How To Enable HTTPS Protocol with Apache 2 on Ubuntu 20.04

How to Enable HTTPS protocol with Apache 2 on Ubuntu 20.04

HTTPS is the secure version of Hypertext Transfer Protocol (HTTP). HTTPS uses the SSL/TLS protocol for encryption and authentication, and for securing the communication between the browser and the web server. It encrypts HTTP requests and responses to prevent someone from sniffing the information that is shared between your browser and the web server. Without HTTPS, someone would be able to sniff and collect your website visitors’ sensitive information such as login credentials and credit card details.

In this tutorial, we will show you how to enable HTTPS protocol with Apache2 on our managed Ubuntu VPS. By default, if you install Apache on your Ubuntu 20.04 server, it will create an apache virtual host for your server’s hostname, and it only listens on the non-secure port (HTTP/80). This means, that if you navigate to your server’s hostname using a web browser, you will see the default page of Apache2 Ubuntu, and if you access it through HTTPS, it will throw an error message as Apache2 is not listening on port 443 and no SSL certificate is configured.


  • A server with Ubuntu 20.04 and Apache.
  • A root user access or regular user with sudo privileges.

Step 1: Log in via SSH and Update Packages

Log in to your Ubuntu 20.04 VPS through SSH:

ssh sshuser@IP_Address -p Port_number

Replace “sshuser” with a user that has sudo privileges, or root. Additionally, replace “IP_Address” and “Port_Number” with your server’s respective IP address and SSH port.

Once logged in, you can check whether you have the proper Ubuntu 20.04 version installed on your server with the following command:

$ sudo lsb_release -a

You should get this output:

No LSB modules are available.
Distributor ID: Ubuntu
Description: Ubuntu 20.04.3 LTS
Release: 20.04
Codename: focal

Then, run the following command to make sure that all installed packages on the server are updated to their latest available versions:

$ sudo apt update && sudo apt upgrade

This ensures compatibility between packages.

Step 2: Enable Mod SSL

Before starting, we need to enable the Apache SSL module, run this command:

$ sudo a2enmod ssl

As seen in the message after running the command, we need to restart Apache to activate the changes.

$ sudo systemctl restart apache2

Step 3: Create a Self-Signed SSL Certificate

A self-signed SSL certificate is a good option to choose when you are trying or testing things out on your Apache server. While your personal certificate won’t mean anything to browsers, and visitors will still get a warning message if they visit your site directly, you can at least be sure that you’re protected against “man-in-the-middle” attacks. If you already have a paid SSL certificate, you can skip this step and continue.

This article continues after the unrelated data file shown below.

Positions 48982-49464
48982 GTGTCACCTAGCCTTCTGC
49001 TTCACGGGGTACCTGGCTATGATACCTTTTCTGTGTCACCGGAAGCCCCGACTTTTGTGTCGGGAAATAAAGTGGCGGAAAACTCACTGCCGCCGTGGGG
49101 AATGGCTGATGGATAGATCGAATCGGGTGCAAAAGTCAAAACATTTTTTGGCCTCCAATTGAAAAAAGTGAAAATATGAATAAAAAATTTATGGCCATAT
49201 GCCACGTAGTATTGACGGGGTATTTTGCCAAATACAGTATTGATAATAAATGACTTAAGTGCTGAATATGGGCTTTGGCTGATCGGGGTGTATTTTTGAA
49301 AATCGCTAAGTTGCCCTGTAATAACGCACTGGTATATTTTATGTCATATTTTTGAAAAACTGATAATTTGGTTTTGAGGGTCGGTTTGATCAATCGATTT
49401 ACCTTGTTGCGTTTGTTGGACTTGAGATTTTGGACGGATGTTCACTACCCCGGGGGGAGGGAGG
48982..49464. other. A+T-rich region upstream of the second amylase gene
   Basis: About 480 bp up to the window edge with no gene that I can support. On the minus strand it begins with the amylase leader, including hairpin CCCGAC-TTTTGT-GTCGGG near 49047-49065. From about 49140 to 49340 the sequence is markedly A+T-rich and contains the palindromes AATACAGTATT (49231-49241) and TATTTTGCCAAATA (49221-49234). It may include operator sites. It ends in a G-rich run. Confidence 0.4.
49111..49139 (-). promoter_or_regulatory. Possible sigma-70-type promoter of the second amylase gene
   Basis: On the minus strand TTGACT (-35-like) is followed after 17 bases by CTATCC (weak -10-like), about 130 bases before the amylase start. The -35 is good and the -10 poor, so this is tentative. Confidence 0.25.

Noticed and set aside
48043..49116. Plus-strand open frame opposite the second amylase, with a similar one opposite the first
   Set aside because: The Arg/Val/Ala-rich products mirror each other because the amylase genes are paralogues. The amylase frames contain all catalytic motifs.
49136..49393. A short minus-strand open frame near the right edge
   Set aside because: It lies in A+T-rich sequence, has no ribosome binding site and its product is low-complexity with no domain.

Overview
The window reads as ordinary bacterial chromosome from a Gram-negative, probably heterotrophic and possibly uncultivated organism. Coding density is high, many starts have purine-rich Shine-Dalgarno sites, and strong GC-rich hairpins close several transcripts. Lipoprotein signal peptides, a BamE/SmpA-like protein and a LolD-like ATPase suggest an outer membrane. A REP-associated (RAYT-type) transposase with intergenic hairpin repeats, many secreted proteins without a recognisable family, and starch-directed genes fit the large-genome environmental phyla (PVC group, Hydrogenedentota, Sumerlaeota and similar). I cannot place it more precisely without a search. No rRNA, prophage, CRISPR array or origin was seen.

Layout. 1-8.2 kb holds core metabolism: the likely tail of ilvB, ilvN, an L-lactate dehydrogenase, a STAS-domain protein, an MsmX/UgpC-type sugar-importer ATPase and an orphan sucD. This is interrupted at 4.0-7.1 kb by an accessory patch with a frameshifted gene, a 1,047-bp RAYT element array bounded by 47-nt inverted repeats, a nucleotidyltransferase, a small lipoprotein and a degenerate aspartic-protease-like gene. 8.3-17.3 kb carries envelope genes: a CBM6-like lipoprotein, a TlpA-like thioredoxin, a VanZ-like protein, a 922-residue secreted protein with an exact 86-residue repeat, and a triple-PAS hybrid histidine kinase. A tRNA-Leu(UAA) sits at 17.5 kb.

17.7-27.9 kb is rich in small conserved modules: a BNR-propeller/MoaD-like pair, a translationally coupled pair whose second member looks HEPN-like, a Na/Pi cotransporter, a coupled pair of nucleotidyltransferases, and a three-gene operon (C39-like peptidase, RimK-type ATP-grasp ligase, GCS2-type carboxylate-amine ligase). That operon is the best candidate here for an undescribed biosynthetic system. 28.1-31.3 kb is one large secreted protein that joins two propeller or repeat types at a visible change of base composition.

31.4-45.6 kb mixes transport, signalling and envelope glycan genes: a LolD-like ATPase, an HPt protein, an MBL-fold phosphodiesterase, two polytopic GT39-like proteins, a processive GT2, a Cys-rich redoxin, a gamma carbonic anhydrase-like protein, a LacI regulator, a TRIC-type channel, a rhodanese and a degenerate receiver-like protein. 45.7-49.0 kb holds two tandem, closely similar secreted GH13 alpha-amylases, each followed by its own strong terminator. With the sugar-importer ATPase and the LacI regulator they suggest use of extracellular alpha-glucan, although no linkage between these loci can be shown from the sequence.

Run this command to generate a self-signed SSL certificate.

$ sudo openssl req -x509 -nodes -days 365 -newkey rsa:2048 -keyout /etc/ssl/private/ -out /etc/ssl/certs/

When running the command above, you will need to answer the prompts.

Country Name (2 letter code) [AU]:
State or Province Name (full name) [Some-State]:
Locality Name (eg, city) []:
Organization Name (eg, company) [Internet Widgits Pty Ltd]:
Organizational Unit Name (eg, section) []:
Common Name (e.g. server FQDN or YOUR name) []:
Email Address []:

Make sure you type the domain/subdomain you want to install the SSL certificate for. For instance, you can type

The command above will store the private key at /etc/ssl/private/ and the certificate file at /etc/ssl/certs/

Step 4: Enable HTTPS and Install an SSL Certificate

In this tutorial, we will use a separate Apache virtual host file instead of the default configuration file. We assume that you already have a working apache virtual host for your domain. We can run the command below to copy configuration file to Please change to your own .conf file in the command to make sure it runs properly.

$ sudo cp -a /etc/apache2/sites-available/{.conf,-ssl.conf}

Let’s edit the new file.

$ sudo nano /etc/apache2/sites-available/


<VirtualHost *:80>  

in the first line with

<VirtualHost *:443>

Then, add these three lines:

SSLEngine on
SSLCertificateKeyFile /etc/ssl/private/
SSLCertificateFile /etc/ssl/certs/

Save the file then exit.

After this, we need to enable the SSL version of your site. We can run this command to enable the site:

$ sudo a2ensite

At last, check your apache2 configuration by running this command:

$ sudo apache2ctl -t

If everything is okay then you would see “Syntax OK” message, you can restart Apache.

$ sudo systemctl restart apache2

Please note, if you already have a paid SSL certificate, you can edit the SSLCertificateKeyFile and SSLCertificateFile directives and point them to the correct path of your SSL certificate file and its private key.

You can also run the command below to check if the SSL version of your website is enabled or not.

That is all! When Apache restarts, it will be configured to allow SSL connections by using the generated self-signed SSL certificates. When you navigate to your website via HTTPS, you’ll be warned that it’s not a trusted certificate. That’s okay. We know this since we signed it ourselves! Just proceed and you will see your actual website. This will not happen if you use a paid SSL certificate or an SSL certificate provided by Letsencrypt.

Congratulations! At this point, you should be able to enable HTTPS protocol with Apache2 on Ubuntu 20.04.

Of course, you don’t have to know how to enable HTTPS protocol with Apache2 on Ubuntu 20.04 if you have an Ubuntu 20.04 VPS hosted with us. You can simply ask our support team to enable HTTPS protocol with Apache2 on Ubuntu 20.04 for you. They are available 24/7 and will be able to help you with the HTTPS protocol configuration.

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